In less than nine weeks, generative AI had gone from the bleeding edge of technology to an app on my iPhone.
Something extraordinary appears to be happening, unfolding on a scale and at a speed that compares only to the sudden and ubiquitous arrival of the World Wide Web in the last weeks of 1993.
Before that moment, few had even heard of hypertext. After that moment, everyone used it, and most of the world’s data found a place within it. For people who have never lived in a pre-Web world, it’s hard to articulate the difference between that world – a world of scarce information resources that you visited in order to use – and this.
We are so far on the other side of that transition we simply take for granted that our smartphones have access to something approaching the entire corpus of human knowledge, connections to all the people, and so forth. As spectacular as that is, we almost never think about it. That magic is just part of the fabric of our lives.
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There’s more magic coming our way.
Earlier this year I wrote about DALL-E, the first of a new generation of ‘generative AI’ tools. DALL-E turns a bit of text – a ‘prompt’, in the lingo – into an image. Although I believed DALL-E entirely amazing, it was something ‘over there’ – in the cloud – that had the potential to become a new tool for artists and visual creatives.
How wrong I was.
On the 22th of August, 2022, a startup named Stability AI publicly released its own generative AI tool – ‘stable diffusion’. It’s similar in function to DALL-E (and DALL-E’s commercial competitor, Midjourney), but that’s pretty much where the similarities end. Rather than being something that’s running ‘over there’ on a cloud service – for which you pay hefty monthly subscription or pay-by-use fees – Stable Diffusion is designed to run entirely self-contained on a PC. Not a particularly low-end PC, mind you – but one that you might find in a teenager’s bedroom, tricked out with support for high-resolution video gaming. Still, machines like that are fairly common: overnight the number of computers capable of generative AI image generation went from a handful to a few tens of millions.
That would have been hugely significant on its own, but Stability AI accelerated the age of generative AI by releasing all of their work as open source – anyone can take their code and modify it for their own needs. A technique that had been locked up behind the walls of Open AI – hoarded like a dragon guarding jewels – immediately became the foundation for hundreds, then thousands of ‘forks’, projects that used the code and data provided by Stability AI to power their own generative AI applications.
In retrospect we’ll likely see that as the ‘big bang’ moment in the field of artificial intelligence, when the whole field took a giant leap forward in both usage and ubiquity. In rapid-fire succession, Meta announced it had created a tool to generate video from text prompts, Canva and Microsoft both previewed integrations of generative AI tools within their design tool suites, and Google researchers showed off ‘dreamfusion’ a tool that used the same techniques as DALL-E and Stable Diffusion to create three-dimensional objects from prompts.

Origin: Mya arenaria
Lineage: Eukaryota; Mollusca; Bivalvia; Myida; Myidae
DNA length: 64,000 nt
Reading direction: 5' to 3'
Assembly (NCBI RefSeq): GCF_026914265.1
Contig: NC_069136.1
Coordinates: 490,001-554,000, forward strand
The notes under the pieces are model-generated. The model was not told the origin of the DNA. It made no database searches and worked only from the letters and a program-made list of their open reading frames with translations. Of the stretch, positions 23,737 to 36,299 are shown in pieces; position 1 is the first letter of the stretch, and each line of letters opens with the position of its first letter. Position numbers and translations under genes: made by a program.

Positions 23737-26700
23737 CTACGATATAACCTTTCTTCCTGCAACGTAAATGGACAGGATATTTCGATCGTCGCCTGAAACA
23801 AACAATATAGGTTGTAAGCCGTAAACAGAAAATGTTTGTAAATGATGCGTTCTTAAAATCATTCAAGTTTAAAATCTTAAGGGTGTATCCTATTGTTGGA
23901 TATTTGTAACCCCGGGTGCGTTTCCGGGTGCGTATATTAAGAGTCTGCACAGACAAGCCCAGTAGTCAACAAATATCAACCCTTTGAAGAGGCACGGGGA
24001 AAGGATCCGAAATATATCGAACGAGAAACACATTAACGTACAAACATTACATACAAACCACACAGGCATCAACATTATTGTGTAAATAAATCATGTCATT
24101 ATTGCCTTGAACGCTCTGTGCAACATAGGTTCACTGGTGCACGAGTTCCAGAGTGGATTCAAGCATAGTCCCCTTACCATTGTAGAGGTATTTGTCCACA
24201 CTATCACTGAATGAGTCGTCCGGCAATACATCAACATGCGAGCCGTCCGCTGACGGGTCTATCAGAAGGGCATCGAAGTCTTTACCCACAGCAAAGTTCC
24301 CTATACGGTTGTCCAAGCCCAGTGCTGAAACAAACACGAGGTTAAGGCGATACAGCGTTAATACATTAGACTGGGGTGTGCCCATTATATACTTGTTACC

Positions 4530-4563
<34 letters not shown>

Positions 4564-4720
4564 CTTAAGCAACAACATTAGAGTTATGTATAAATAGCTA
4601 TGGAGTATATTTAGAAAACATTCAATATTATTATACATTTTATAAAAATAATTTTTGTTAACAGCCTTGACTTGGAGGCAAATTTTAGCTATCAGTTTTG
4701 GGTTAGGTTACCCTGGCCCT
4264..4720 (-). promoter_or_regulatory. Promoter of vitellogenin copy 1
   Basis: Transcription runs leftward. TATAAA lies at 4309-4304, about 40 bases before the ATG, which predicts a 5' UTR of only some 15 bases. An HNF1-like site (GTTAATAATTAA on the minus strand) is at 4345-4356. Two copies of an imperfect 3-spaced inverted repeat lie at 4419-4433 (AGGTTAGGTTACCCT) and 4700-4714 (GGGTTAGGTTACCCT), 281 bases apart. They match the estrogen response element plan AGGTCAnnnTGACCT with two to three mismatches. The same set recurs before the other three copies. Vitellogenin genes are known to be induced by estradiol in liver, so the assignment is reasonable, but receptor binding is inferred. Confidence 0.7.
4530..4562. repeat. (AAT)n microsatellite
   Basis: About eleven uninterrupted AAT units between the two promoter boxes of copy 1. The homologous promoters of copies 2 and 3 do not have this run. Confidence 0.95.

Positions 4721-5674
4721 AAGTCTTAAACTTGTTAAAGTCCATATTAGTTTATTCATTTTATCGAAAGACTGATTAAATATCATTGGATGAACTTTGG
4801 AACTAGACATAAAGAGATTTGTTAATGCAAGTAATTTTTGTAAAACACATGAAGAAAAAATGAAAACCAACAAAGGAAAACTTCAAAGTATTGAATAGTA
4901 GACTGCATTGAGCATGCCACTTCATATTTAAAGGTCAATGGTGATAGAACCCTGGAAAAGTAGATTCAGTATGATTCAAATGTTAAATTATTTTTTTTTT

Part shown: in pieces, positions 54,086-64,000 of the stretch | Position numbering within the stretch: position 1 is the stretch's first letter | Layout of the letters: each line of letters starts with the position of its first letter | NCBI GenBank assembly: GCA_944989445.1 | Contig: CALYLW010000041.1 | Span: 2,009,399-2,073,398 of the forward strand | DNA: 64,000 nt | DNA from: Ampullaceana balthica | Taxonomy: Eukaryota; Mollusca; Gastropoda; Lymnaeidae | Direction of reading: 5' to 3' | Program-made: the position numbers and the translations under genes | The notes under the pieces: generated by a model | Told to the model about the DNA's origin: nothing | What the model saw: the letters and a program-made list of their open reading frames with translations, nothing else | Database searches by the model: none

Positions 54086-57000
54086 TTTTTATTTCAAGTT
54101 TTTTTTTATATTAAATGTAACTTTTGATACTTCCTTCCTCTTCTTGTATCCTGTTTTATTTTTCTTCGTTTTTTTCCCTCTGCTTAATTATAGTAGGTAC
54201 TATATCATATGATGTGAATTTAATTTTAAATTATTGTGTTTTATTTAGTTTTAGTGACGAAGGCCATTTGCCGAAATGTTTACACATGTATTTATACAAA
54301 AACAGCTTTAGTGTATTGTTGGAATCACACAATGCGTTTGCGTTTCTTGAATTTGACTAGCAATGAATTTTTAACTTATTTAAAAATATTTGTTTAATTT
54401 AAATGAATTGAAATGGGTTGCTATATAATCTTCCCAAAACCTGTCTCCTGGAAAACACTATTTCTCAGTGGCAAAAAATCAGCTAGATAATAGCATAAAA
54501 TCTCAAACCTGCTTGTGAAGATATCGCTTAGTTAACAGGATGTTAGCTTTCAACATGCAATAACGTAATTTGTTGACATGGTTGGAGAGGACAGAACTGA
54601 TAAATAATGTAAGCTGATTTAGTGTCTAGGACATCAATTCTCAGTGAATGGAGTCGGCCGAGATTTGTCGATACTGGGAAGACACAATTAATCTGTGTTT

The capstone event occurred at the start of November, when a developer of apps for iPhones and iPads introduced their own app that implemented Stable Diffusion on Apple’s smartphones and tablets. In less than nine weeks, generative AI had gone from the bleeding edge of technology to an app on my iPhone.
As the proverb runs, “Quantity is its own quality.” We are now awash in images created by generative AI, and the code that enables AI experts to craft the tools creatives use is freely available. Where we are today is only the very first taste of something that is poised to mushroom into a completely new and singular environment of imagery – both still and moving images – generated on-demand and to-taste by a clever arrangement of prompts.
This moment resembles that moment 29 years ago, when the Web stood at a similar threshold. It was already available, already open source, and a few folks had been having their own ‘penny drop’ moments about the transformations about to come. Knowing what we know today about what the Web got right – and what it got very, very wrong – we would be well served to have a think about how to best guide our actions (and our expectations) for generative AI, looking for a path that produces the maximum benefit for the least pain.
To this point, two significant pain points have been identified in generative AI, each echoing back to a similar issue that confronted the early Web: safety and copyright.
Read more: AI Art: Proof that artificial intelligence is creative or not?